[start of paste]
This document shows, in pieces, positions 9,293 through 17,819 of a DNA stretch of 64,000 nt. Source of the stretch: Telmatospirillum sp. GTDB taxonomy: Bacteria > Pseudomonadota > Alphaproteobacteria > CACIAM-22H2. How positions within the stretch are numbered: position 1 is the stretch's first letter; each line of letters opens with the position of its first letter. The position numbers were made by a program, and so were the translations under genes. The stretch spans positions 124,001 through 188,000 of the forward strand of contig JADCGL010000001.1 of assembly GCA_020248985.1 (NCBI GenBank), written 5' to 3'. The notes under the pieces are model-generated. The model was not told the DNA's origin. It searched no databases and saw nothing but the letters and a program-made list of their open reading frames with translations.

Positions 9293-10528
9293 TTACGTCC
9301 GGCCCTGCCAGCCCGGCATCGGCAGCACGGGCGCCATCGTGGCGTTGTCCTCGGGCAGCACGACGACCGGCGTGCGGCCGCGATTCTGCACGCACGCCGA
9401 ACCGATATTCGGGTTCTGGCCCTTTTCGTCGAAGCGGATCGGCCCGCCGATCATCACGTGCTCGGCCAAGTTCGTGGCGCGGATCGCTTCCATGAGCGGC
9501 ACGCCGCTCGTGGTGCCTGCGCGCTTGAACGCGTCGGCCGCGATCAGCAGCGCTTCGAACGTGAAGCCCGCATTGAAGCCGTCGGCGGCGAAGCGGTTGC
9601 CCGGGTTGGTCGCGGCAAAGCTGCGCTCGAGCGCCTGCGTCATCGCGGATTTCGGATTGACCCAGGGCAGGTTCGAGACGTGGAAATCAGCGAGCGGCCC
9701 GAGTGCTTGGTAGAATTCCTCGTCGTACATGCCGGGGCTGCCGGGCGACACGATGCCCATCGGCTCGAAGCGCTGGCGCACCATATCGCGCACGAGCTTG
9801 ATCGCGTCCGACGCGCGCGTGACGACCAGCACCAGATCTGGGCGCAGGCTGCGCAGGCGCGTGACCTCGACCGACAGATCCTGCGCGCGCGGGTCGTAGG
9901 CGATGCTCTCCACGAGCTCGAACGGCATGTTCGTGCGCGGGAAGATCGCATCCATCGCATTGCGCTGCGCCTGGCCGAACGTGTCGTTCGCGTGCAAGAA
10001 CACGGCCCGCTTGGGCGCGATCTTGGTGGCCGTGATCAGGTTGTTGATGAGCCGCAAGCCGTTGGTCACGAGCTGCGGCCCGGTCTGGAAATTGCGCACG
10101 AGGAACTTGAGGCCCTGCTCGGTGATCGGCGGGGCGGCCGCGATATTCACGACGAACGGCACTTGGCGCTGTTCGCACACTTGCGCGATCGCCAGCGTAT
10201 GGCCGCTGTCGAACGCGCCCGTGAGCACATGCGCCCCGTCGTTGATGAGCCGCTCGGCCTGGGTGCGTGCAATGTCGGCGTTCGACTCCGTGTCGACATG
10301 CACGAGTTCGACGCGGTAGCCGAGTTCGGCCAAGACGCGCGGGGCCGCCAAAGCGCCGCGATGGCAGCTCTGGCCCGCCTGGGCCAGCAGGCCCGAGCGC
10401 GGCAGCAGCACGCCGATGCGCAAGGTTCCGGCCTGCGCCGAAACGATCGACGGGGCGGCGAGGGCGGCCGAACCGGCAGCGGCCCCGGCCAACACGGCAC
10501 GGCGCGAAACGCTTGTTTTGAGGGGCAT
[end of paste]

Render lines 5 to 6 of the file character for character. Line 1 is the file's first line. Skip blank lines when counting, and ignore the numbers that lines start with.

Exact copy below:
9401 ACCGATATTCGGGTTCTGGCCCTTTTCGTCGAAGCGGATCGGCCCGCCGATCATCACGTGCTCGGCCAAGTTCGTGGCGCGGATCGCTTCCATGAGCGGC
9501 ACGCCGCTCGTGGTGCCTGCGCGCTTGAACGCGTCGGCCGCGATCAGCAGCGCTTCGAACGTGAAGCCCGCATTGAAGCCGTCGGCGGCGAAGCGGTTGC